Image Credit: GEPA Pictures

Laurenne Ross took to Instagram on Wednesday, September 25th, to announce that she would not be participating in the 2019/20 ski season. Her decision comes after a long period of mulling over whether or not she should completely end her career, or continue to pursue the sport she loves.

Back in February of 2019, just before World Championships in Are, Sweden were set to kick off, Ross found herself once again sidetracked by an injury incurred during training warm-ups. The 31-year-old athlete had originally thought she could return to the circuit prior to the end of the season before further examination showed she had in fact torn her LCL and meniscus and would have to undergo surgery. She also need tibia-fibula reconstruction.

Given her past injury record, Ross is no stranger to the extensive process athletes must go through mentally and physically in order to fully recover. Her last major injury she sustained prior to PyeongChang in 2017. It was an emotional one, one that pushed her to recover as quickly as possible in order to return for the Olympics. This time around, the U.S. Ski Team veteran is in no rush. She knows she must honor her body and her health first if she wants competitive ski racing to remain an option for her in the future.

“I want to do it right: make sure I’m 100% ready when I get back on snow. 100% strong, 100% healthy — in body and in mind. I’m hoping to get back on snow sometime in the next few months, but that won’t give me enough time to properly prepare for this upcoming winter racing season,” Ross wrote in her Instagram post.

Of course she will miss the World Cup, her teammates, and skiing with other friends on the tour, but Ross is looking forward to making a strong comebck in the 2020/21 season.

View this post on Instagram

Since my crash at World Championships this February, I've been relentlessly debating whether or not to continue ski racing. After so many crashes and serious injuries, it doesn't seem like the "smart" way to move forward. I cherish my health and want to be able to ski, hike, and ride my bike well into my old age….and this last crash made me question whether that would be possible. If I am to continue life as a ski racer, I would be inherently taking big risks that may not allow me to maintain my health in a sustainable way. Especially after so many concussions, I've recently felt that the easiest and safest path to living the life that I want is down one that does not subject my body to the injuries it inevitably endures through ski racing. But I'm not one to take the easy or safe route. And ski racing is just too dang fun. So after going back and forth, weighing my options and contemplating my future, I've decided to keep skiing. I'm working hard on my recovery, but am still not ready to ski. My knee has been doing well and responding great to rehab, but I've resolved to take this recovery slower than my last one (as I was rushing back for the Olympic season). I want to do it right: make sure I'm 100% ready when I get back on snow. 100% strong, 100% healthy — in body and in mind. I'm hoping to get back on snow sometime in the next few months, but that won't give me enough time to properly prepare for this upcoming winter racing season. So I'm going to take this winter off to regain my strength and prepare for the 2020-2021 season. I've been missing skiing a lot lately, especially while my team has been down in Chile training. I miss the mountains, I miss the snow, I miss the speed and the rush and the feeling I get while racing down a course. I'm going to have a tough time watching my teammates and friends race all winter, while I can't be out there. But I know, deep down, this is the best decision for me. I need more time, so I'm going to take it. Thank-you all so much for your support on this journey! I'm incredibly grateful to have so many wonderful people in my life, and could not do what I've done without you all 💜💙❤️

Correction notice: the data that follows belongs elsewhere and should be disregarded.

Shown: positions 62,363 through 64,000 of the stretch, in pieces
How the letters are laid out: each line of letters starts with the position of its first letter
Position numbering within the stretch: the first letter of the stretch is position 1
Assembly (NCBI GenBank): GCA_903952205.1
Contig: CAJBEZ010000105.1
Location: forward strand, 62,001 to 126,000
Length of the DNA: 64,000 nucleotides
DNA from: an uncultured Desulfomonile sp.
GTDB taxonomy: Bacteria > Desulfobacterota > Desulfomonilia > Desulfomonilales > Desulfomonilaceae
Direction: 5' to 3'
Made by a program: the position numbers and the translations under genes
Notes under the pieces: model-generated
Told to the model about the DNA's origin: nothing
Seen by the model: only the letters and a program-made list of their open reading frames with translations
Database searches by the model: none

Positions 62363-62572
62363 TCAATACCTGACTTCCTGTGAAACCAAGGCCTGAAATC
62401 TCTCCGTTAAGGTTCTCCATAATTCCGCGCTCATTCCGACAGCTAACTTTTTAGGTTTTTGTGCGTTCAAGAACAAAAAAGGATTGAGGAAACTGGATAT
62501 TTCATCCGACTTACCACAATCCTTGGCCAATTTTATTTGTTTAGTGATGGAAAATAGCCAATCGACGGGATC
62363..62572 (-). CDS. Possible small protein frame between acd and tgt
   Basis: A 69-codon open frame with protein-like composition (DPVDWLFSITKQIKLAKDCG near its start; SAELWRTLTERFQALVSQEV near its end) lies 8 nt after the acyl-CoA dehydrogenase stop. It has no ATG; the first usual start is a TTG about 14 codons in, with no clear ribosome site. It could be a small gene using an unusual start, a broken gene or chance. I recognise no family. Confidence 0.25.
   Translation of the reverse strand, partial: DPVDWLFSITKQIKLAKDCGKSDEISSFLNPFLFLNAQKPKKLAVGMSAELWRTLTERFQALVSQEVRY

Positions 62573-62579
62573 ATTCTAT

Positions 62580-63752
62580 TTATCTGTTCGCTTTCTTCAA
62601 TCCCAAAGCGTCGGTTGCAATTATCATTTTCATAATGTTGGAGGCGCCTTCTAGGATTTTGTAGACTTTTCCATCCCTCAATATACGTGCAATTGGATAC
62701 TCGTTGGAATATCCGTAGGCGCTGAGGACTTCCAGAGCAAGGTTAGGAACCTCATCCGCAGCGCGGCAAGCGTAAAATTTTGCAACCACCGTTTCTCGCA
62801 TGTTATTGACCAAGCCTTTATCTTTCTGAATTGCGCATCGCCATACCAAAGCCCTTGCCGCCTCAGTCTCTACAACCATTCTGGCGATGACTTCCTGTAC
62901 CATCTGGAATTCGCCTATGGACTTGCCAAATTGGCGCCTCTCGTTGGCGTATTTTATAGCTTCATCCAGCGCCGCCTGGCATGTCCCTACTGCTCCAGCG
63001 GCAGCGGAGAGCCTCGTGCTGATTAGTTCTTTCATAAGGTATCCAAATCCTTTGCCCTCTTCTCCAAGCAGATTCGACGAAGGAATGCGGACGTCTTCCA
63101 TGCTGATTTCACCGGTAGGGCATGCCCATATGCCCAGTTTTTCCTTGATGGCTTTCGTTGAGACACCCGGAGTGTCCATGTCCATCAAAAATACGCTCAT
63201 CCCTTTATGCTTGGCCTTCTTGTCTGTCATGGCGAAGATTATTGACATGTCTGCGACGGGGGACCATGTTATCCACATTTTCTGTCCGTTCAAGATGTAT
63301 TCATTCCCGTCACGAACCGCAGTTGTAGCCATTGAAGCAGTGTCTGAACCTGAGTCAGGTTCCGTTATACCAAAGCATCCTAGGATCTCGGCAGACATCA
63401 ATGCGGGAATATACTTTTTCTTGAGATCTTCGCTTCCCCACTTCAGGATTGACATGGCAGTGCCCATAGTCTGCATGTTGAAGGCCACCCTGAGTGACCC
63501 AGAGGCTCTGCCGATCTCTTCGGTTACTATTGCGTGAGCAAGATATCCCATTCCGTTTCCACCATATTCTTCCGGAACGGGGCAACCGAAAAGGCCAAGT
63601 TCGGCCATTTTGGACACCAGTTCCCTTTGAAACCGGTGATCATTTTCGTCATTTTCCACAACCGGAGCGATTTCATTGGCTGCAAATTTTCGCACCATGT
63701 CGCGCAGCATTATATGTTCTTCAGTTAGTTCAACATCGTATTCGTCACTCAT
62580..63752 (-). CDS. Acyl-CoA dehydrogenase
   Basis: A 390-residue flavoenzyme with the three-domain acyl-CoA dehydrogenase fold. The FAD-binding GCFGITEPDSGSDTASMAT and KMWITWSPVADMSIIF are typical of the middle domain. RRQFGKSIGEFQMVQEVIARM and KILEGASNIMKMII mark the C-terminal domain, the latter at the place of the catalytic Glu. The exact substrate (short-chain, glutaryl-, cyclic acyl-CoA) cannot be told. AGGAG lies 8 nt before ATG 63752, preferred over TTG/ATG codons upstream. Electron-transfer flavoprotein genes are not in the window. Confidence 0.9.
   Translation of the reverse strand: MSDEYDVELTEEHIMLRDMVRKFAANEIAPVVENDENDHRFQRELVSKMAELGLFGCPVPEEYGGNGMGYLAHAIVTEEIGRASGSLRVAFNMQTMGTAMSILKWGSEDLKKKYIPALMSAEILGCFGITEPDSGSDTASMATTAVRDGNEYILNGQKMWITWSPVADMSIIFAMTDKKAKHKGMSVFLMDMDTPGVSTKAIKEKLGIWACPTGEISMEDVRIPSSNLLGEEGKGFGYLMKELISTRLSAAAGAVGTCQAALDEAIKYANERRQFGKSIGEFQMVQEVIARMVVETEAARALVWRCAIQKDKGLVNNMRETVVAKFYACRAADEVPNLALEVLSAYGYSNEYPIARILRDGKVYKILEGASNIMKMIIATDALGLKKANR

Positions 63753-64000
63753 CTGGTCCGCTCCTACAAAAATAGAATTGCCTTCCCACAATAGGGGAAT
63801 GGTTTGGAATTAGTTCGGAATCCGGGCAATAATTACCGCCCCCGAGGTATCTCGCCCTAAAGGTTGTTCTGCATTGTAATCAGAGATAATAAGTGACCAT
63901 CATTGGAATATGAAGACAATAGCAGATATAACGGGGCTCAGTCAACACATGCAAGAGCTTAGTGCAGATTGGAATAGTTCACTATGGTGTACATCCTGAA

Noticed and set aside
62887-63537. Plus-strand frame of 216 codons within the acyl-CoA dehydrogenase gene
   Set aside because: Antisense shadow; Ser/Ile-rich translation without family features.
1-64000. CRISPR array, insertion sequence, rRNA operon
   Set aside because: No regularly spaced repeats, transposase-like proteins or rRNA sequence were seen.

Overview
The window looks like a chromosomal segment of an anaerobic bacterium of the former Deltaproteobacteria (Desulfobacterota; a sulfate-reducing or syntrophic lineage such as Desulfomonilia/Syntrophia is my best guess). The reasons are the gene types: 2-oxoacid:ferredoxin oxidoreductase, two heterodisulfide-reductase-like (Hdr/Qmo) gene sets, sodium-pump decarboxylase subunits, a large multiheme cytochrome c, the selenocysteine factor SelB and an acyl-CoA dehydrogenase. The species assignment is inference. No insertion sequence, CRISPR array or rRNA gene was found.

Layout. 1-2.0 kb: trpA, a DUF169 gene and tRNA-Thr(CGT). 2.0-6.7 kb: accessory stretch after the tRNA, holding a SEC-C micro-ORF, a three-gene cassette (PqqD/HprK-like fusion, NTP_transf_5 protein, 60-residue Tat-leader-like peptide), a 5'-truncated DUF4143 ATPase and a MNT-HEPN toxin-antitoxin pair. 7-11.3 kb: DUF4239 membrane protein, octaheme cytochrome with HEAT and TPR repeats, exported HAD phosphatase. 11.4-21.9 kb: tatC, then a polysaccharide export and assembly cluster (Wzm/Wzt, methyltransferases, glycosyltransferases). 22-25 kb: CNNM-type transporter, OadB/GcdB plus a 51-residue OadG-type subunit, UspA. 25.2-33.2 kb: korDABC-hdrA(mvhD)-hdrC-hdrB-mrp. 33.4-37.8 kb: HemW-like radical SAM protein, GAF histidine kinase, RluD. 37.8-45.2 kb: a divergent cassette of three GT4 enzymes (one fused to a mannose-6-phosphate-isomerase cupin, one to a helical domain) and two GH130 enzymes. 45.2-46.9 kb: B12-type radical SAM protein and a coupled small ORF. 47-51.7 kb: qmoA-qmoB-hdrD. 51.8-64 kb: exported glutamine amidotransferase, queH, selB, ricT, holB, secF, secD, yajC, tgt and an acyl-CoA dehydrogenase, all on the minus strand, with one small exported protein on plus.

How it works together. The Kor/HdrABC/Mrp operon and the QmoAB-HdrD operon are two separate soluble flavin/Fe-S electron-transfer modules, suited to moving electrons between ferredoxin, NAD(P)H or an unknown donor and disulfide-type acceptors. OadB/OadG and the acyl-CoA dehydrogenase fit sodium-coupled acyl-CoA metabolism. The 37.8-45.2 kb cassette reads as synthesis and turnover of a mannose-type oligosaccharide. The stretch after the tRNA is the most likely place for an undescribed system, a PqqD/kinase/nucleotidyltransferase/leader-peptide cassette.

A post shared by Laurenne Ross (@lalalaurenne) on

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Mackenzie Moran
Staff Writer
- Born and raised in Metro-Detroit, Michigan, Mackenzie grew up ski racing all over the Mitten.​ When s​he moved out west in search of mountains, she attended the University of Oregon, where she achieved degrees in Journalism and Environmental Science. She raced USCSA and was captain of the UO Alpine Ski Team. She currently resides in Salt Lake City and serves as the Women's World Cup Staff Writer for Ski Racing Media.
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